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July 11, 2010 - 5:10pm
Whenever I think about feeding students on campus, a question comes into my mind. I've eaten meals on probably 100 campuses, most often in the same dining halls (or other facilities) the students use. Most of these operate on a basis of a single check-in (meal ticket, ID card swipe, give your name to the lunch lady, whatever), and then it's off the the races . . . buffet counters . . . food court. All you can eat, including as many trips as you want to make. A few operate, instead, on the basis of cash or point value, deducted from a declining balance.
July 10, 2010 - 1:53am
“Who was it that said, ‘To be human is to be a conversation?’” Pearl London asks Philip Levine.“I don’t know, but I’ll say it,” he replies.This week I’ve been reading Poetry in Person: Twenty-five Years of Conversation with America’s Poets, edited by Alexander Neubauer (Knopf 2010).
July 8, 2010 - 9:02pm
I have to admit enjoying this article a little too much.Anyone who did time with Foucault will immediately think ‘panopticon’ when reading this piece about the anti-cheating technologies at the University of Central Florida. But I remember vividly the frustration as a teacher when students would cheat, and I remember the palpable sense of relief among the better students when I interrupted a cheat in progress.
July 8, 2010 - 8:39pm
Dear Google. Thank you for this opportunity to apply for the Vice President of Global Higher Education. Rather than talk about my experience, strengths, etc. etc., I'd like to use this opportunity to lay out my plans for Google Higher Education in my first year at the company.Within One Year, Google Will:--Offer a free Google Moodle (GMoodle) learning management system (LMS) to any educational institution.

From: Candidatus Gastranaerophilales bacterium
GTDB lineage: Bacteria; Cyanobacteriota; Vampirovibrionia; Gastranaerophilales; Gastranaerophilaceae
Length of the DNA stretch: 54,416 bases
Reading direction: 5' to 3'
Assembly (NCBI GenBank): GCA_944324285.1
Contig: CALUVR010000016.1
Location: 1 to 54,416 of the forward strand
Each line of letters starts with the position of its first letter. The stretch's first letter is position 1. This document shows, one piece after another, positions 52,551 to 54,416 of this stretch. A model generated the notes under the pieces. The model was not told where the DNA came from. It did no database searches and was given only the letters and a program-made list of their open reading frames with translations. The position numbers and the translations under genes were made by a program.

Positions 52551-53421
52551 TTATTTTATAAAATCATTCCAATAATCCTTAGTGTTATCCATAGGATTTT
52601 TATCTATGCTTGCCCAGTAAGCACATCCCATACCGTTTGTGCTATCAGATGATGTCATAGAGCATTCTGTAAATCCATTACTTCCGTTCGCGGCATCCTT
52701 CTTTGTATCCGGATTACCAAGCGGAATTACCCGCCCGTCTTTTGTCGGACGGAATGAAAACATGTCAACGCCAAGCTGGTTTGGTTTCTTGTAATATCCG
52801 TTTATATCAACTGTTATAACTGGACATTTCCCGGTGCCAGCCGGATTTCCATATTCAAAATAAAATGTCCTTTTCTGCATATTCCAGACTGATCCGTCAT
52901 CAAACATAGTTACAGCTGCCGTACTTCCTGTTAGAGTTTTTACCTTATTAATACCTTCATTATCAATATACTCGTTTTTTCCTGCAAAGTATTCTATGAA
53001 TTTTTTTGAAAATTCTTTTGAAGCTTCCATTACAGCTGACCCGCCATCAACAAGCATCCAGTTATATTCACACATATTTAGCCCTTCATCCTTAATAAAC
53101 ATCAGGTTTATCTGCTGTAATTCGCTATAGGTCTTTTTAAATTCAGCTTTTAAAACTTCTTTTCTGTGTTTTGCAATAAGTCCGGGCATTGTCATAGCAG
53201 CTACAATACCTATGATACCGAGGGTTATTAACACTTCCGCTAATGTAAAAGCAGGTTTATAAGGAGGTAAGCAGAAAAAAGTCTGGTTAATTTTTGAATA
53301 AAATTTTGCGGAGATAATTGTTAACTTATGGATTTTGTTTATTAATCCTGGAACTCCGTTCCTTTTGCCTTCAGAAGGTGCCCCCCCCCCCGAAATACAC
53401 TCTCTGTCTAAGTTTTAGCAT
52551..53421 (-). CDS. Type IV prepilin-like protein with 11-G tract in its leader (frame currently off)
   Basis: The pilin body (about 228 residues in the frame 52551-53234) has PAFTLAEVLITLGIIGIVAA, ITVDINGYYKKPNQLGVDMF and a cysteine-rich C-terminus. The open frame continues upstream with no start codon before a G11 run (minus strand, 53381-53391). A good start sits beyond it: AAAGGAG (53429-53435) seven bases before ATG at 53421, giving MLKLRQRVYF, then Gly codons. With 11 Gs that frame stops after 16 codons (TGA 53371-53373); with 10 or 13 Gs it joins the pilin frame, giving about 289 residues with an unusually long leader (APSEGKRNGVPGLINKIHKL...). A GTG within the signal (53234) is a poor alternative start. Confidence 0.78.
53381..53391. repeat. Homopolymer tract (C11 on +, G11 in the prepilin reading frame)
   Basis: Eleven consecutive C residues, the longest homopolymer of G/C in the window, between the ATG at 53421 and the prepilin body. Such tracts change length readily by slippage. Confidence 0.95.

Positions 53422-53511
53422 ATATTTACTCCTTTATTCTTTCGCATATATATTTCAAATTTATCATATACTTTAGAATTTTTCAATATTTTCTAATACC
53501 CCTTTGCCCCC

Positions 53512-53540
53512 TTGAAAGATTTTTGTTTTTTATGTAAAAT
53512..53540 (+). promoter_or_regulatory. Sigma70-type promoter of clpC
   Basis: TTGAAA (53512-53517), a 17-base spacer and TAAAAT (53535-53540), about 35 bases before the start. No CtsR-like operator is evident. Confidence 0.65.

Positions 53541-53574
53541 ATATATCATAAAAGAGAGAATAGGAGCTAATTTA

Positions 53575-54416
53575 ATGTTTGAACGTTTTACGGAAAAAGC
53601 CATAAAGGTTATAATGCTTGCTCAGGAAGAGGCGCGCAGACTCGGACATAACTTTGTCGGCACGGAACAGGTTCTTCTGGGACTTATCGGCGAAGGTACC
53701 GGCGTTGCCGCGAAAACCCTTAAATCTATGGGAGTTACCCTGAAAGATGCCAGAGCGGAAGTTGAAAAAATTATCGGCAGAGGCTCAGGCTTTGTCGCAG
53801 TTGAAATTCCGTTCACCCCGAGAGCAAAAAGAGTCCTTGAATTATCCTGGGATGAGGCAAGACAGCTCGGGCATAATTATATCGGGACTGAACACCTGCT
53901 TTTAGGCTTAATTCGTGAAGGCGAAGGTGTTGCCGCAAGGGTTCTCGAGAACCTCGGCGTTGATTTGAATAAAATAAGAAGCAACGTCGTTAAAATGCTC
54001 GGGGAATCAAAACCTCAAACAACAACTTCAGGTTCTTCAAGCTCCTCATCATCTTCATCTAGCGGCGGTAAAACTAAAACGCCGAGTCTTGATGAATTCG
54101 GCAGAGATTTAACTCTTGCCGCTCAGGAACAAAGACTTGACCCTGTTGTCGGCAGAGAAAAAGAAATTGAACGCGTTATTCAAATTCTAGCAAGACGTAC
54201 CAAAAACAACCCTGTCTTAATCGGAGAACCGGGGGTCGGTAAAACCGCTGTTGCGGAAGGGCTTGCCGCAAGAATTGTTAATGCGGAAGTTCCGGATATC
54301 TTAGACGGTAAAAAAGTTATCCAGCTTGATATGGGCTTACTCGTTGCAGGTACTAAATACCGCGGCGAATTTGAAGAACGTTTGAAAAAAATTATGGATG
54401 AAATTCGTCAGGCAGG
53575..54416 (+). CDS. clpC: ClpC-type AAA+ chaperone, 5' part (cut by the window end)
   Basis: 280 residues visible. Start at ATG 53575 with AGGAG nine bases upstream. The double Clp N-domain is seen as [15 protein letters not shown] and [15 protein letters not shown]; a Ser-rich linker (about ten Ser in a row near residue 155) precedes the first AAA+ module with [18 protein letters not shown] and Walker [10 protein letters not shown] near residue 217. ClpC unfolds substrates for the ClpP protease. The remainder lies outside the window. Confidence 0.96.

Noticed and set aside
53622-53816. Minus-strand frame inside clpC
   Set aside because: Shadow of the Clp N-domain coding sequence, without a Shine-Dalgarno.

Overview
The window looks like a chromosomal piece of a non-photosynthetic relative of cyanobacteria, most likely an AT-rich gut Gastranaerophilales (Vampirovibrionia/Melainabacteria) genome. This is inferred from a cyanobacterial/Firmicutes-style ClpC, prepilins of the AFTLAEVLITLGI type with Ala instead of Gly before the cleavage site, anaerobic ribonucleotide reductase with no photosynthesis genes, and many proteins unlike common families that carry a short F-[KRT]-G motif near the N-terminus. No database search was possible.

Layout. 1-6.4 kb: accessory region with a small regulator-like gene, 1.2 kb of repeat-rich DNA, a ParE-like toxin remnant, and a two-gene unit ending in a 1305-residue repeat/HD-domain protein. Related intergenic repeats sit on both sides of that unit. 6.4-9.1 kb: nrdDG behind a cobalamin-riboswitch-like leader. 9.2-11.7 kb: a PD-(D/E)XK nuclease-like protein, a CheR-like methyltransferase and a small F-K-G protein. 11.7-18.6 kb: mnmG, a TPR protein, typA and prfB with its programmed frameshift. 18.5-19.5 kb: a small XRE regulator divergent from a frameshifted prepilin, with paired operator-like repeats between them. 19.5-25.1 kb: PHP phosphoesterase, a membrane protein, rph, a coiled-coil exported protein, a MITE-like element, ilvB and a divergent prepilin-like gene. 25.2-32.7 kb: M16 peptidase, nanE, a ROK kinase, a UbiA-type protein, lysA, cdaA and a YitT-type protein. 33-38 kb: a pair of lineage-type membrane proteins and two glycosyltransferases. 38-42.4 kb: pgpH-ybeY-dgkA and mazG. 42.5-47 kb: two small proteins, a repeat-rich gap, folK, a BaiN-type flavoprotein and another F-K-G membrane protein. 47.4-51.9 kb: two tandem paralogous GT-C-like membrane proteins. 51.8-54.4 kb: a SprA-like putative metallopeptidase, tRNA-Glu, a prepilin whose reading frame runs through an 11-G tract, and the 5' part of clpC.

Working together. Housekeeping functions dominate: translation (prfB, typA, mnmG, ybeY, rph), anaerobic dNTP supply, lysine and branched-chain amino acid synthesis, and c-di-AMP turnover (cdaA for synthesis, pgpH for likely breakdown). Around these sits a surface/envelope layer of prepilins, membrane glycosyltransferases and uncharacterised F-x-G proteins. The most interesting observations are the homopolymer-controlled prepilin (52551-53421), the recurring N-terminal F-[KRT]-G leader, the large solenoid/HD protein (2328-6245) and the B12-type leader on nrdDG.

July 8, 2010 - 8:31pm
Part of getting students/kids/people interested in their food is having food that's interesting. And part of using fruits and veg as tempters is using them -- particularly the fruits, in my experience -- where they're not entirely expected.
July 8, 2010 - 7:48pm
There is a concept in Labor Economics known as "internal labor markets," which notices that many firms hire employees only at specific points in their career paths and then train them with very firm specific training once they are there. This is a concept that most of us in academics readily acknowledge, as many faculty members are hired at the assistant professor level and then progress on their career paths within that one institution.
July 8, 2010 - 7:59am
This past month, I have been trying to follow fellow blogger Kerry Ann Rockquemore’s advice on how to eliminate summer regret by breaking up my writing goals into small tasks and plotting them onto a calendar of available days. I scheduled weekly dates with my writing “coach”/colleague. I made progress by forcing myself to write drafts even before I felt quite ready, instead of circling around and around a project.
July 7, 2010 - 9:58pm
This piece, and its attendant comments, stuck in my craw a little. It’s a discussion with an author of a book about the obstacles to low-income students’ success in college.
July 7, 2010 - 9:55pm
So yesterday, I get back home. The last thing I'd done before leaving campus had been to post some thoughts about how people (Greenback students, particularly) were disconnected from the origins of their food, and how that's a hurdle to ecological awareness. Then the first thing that happens after I walk in the door is Mrs. R. slapping a piece of junk mail in my hand and saying "you've got to look at this!" She had a chuckle in her eye, so I knew that I wasn't in any serious trouble.
July 7, 2010 - 6:51pm
Here I'm going on "Gut Feelings" and my "Blink" - an approach I wouldn't necessarily recommend.


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